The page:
A sample 40 minute Team/Goalkeeper warm up may look similar to this: 10 minutes: Team + GK dynamic/functional warm up routine 10 minutes: Team performs small group activities (ie, 4v2, passing sequences, etc.) while GK faces a handling routine from a coach, back up Gk, or reserve player. 5 minutes: Water break and referee check in 10 minutes: Team + GK plays possession or directional activity (or several minutes of both). Possession is played with even teams and GK acts as floating target for both teams. Five passes equals a point and teams must play through the GK during the passing sequence. Players on both teams should be assigned positions and not simply allowed to float aimlessly. This builds inter-positional relationships. Directional is played with two teams, each attacking one end of the field. Goalkeeper(s) should be placed at each end as targets. Teams score by finding the targets in the air and then the GK reinitiates the attack going the other way. 5 Minutes: Attacking players perform attacking moves which result in a shot on goal (live shots, mobility required from GK) while defensive players work on striking the ball, switching the play, and/or defensive headers. Upon making saves, the GK can distribute to a wide target by way of punt or throw (economical training).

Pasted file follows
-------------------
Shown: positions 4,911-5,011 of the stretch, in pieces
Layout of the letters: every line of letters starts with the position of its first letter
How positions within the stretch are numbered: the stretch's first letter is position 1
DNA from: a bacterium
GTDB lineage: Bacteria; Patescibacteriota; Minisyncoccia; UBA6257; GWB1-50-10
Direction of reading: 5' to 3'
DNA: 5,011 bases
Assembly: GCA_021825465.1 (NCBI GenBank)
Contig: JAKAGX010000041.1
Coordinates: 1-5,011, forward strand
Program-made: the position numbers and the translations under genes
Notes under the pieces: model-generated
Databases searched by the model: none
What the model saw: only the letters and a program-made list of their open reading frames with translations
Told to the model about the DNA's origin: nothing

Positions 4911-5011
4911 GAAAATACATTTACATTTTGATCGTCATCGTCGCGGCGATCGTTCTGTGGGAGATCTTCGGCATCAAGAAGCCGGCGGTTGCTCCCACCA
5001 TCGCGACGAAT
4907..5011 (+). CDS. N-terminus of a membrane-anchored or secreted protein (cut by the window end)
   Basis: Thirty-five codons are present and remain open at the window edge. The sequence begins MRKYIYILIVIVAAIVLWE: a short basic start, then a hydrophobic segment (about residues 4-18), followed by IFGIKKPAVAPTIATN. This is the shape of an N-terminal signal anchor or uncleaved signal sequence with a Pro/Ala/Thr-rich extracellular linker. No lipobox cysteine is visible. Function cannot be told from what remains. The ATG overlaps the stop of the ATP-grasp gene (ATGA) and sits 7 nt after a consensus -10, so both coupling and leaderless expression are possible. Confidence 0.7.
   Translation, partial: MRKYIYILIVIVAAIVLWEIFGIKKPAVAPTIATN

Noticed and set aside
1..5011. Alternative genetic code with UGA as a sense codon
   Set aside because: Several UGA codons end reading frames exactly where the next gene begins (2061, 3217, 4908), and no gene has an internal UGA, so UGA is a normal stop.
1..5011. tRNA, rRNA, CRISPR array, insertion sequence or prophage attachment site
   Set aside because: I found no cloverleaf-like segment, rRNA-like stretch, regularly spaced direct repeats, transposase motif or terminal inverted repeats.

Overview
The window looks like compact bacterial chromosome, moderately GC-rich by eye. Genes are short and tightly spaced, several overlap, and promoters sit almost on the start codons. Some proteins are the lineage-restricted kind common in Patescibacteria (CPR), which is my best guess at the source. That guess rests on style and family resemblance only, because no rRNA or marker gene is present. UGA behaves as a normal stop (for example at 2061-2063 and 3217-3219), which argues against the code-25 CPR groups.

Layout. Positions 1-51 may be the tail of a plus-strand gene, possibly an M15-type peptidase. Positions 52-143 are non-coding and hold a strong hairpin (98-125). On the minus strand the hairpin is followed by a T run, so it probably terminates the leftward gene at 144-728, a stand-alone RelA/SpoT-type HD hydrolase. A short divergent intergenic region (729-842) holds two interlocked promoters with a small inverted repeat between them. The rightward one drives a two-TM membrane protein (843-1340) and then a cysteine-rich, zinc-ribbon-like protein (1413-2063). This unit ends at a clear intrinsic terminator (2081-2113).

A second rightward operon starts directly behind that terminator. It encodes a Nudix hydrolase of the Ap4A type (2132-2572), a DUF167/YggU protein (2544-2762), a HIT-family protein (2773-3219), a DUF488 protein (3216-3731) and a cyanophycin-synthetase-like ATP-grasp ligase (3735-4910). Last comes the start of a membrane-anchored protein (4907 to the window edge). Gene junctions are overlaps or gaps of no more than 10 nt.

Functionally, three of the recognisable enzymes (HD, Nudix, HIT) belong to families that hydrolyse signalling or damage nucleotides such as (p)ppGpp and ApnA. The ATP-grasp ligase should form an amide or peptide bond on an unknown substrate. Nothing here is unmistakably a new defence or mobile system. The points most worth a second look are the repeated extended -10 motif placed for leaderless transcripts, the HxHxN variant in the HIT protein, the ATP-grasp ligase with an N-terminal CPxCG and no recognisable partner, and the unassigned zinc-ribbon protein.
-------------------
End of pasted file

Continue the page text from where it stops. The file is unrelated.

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One response to “Goalkeeper Match Warmup”

  1. Aron says:

    Really like the points about having the keeper moving as they are making saves rather then standing still. This would incorporate them having to make sure they have their angles correct. I also like the part about making the keeper apart of the warm in a possession exercise so they can work on distribution with their hands or feet and communication. It definetely brings them back with the team and gives them that connection